Boutique Air, a San Francisco-based Part 135 commuter airline and active participant in the Essential Air Service (EAS) market, is in the midst of an FAA investigation into its training and pilot development program (PDP). While there has been no official public acknowledgment of the investigation from Boutique, in late 2021 a letter from CEO Shawn Simpson addressed to the “United States FAA” was posted in numerous online venues.
In the letter, dated November 4, Simpson referenced an October notification from the FAA’s Fargo Flight Standards District Office (FSDO) informing the company “…that 100 percent of our First Officers should no longer be flying in our aircraft because their position as Second in Command [SIC], is not valid and therefore we must stop immediately using these pilots in this role.” He further stated that in a phone conversation with FSDO staff on October 27, he was informed, “that ‘none’ of the time that our First Officers have accumulated at the company will count as real flight time.”
Other than to confirm it was ongoing, the FAA has refused to comment on the investigation. According to records from the National Program Tracking and Reporting System (NPTRS), an SIC PDP was approved for inclusion in Boutique’s operations specifications in March 2022, four months after Simpson’s letter. Additional questions on the program’s establishment will have to wait until the investigation is completed.
Multiple attempts were made, via email and phone, all of them unsuccessful, to interview Boutique officials.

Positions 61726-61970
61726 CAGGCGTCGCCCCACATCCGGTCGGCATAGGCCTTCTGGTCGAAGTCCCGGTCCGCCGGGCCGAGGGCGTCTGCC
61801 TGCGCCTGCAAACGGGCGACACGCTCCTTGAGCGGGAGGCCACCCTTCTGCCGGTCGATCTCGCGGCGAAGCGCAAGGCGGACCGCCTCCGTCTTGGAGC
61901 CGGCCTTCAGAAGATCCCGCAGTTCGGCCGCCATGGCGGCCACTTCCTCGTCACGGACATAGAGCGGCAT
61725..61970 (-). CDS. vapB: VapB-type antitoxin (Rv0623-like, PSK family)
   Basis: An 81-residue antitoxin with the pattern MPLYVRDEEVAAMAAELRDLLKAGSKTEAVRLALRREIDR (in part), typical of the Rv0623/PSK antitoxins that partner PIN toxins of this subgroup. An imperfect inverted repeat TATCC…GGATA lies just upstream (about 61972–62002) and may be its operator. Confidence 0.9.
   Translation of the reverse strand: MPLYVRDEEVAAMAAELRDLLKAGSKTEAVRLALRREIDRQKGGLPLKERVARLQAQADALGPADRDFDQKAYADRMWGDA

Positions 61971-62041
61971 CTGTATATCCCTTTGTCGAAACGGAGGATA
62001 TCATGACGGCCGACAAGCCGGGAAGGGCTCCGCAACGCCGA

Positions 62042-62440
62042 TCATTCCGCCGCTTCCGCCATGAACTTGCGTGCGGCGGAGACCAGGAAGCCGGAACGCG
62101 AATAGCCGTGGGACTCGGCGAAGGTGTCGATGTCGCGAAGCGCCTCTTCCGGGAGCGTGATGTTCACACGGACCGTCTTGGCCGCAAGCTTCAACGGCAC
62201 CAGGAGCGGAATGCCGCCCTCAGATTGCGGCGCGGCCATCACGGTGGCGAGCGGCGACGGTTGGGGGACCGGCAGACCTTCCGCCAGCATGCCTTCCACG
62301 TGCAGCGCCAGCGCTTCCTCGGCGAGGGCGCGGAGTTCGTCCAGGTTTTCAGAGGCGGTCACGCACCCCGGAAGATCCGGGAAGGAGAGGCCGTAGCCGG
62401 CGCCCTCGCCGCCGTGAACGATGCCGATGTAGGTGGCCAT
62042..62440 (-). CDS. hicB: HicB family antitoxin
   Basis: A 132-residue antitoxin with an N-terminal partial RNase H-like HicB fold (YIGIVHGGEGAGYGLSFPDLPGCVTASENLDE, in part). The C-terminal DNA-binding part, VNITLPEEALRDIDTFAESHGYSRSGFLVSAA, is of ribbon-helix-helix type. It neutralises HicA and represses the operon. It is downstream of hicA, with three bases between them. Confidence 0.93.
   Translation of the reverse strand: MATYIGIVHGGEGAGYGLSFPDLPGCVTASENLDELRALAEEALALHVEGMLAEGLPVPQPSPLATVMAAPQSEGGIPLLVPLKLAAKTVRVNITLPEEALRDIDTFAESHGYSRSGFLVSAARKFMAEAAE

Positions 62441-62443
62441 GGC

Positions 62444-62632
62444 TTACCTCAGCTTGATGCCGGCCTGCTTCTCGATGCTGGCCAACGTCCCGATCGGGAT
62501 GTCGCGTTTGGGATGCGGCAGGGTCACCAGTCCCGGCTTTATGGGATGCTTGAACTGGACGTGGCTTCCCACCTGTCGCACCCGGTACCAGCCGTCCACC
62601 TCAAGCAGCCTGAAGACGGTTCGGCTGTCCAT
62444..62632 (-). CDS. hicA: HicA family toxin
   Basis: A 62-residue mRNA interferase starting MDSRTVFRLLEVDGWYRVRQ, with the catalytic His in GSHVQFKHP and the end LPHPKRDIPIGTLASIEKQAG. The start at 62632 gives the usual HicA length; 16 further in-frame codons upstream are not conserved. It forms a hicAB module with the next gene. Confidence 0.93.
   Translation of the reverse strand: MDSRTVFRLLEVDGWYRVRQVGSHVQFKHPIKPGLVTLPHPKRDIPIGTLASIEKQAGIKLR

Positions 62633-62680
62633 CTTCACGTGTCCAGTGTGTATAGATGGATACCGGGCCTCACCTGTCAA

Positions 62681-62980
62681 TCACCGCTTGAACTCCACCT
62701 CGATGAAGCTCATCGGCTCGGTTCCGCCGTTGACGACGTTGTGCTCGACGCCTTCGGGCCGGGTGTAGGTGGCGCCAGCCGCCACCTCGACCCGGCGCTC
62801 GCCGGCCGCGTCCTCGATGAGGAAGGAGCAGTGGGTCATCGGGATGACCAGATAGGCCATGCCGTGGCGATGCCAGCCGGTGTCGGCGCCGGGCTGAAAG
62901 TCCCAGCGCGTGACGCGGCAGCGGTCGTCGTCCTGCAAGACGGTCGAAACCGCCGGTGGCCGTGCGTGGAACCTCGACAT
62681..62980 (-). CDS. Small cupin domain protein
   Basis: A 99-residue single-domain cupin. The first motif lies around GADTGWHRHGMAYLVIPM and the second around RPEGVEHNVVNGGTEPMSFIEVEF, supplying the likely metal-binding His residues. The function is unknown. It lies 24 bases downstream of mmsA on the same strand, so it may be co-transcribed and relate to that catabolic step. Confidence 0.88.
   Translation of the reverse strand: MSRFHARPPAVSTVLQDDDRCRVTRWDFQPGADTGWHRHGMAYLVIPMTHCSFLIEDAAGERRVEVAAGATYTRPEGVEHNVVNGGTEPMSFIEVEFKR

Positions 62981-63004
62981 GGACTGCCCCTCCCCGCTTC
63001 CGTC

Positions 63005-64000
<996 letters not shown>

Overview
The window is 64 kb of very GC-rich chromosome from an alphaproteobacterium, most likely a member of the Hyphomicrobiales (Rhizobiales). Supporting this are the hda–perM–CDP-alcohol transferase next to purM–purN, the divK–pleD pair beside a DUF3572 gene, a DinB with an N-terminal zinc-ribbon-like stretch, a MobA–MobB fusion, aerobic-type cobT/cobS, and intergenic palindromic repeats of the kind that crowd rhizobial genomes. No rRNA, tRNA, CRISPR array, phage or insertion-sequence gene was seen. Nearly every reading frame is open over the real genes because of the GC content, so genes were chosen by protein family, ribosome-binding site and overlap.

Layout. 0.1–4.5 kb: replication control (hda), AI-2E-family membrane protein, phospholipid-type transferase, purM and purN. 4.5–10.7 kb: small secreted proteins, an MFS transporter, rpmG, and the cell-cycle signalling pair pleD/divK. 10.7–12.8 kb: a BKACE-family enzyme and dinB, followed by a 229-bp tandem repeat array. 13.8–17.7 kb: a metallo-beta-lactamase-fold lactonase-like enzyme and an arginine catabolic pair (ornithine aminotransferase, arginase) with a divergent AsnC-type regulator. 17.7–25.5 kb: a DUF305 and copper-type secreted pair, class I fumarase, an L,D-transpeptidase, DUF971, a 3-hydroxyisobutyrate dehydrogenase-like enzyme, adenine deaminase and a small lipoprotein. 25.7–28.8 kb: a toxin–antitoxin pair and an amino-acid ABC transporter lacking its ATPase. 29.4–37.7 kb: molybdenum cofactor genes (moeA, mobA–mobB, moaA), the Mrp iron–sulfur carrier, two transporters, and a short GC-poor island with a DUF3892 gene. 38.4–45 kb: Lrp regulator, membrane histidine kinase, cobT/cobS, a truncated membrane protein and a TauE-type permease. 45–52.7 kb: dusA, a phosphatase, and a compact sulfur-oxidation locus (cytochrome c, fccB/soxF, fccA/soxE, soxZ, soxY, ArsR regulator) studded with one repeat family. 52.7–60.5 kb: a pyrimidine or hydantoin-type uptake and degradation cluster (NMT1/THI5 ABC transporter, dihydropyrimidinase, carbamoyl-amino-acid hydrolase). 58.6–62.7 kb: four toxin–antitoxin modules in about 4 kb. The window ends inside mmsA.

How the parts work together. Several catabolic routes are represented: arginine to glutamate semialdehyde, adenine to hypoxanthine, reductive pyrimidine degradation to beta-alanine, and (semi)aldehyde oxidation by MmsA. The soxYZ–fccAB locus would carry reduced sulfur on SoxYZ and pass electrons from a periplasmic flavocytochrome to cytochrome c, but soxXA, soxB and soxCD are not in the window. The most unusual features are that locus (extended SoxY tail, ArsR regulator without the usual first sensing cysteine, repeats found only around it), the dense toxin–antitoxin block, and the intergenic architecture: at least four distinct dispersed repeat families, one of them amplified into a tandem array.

SIC PDP and Training Issues
Following the widespread release of Simpson’s letter on the SIC PDP program, the FAA recorded multiple contacts from Boutique co-pilots inquiring about the status of their logged flight time. While the predominant aircraft in Boutique’s fleet, the Pilatus PC-12, is authorized for single pilot operations, Boutique has largely flown it with a dual crew. According to FAR 135.99, co-pilots are permitted to log time for aircraft operating Part 135 that do not require second pilots by type certification but only if the company possesses an approved PDP in its operations specifications. Based on the ongoing investigation, it appears that Boutique did not have the requisite approvals. This conclusion is supported by Simpson’s letter in which he noted that the Fargo FSDO “…indicated that the core of the problem was our lack of a Pilot Development Program (and associated Ops Spec).” (According to the FAA, Boutique was assigned to the Fargo FSDO in August 2020; prior to that it was with the Sacramento FSDO.)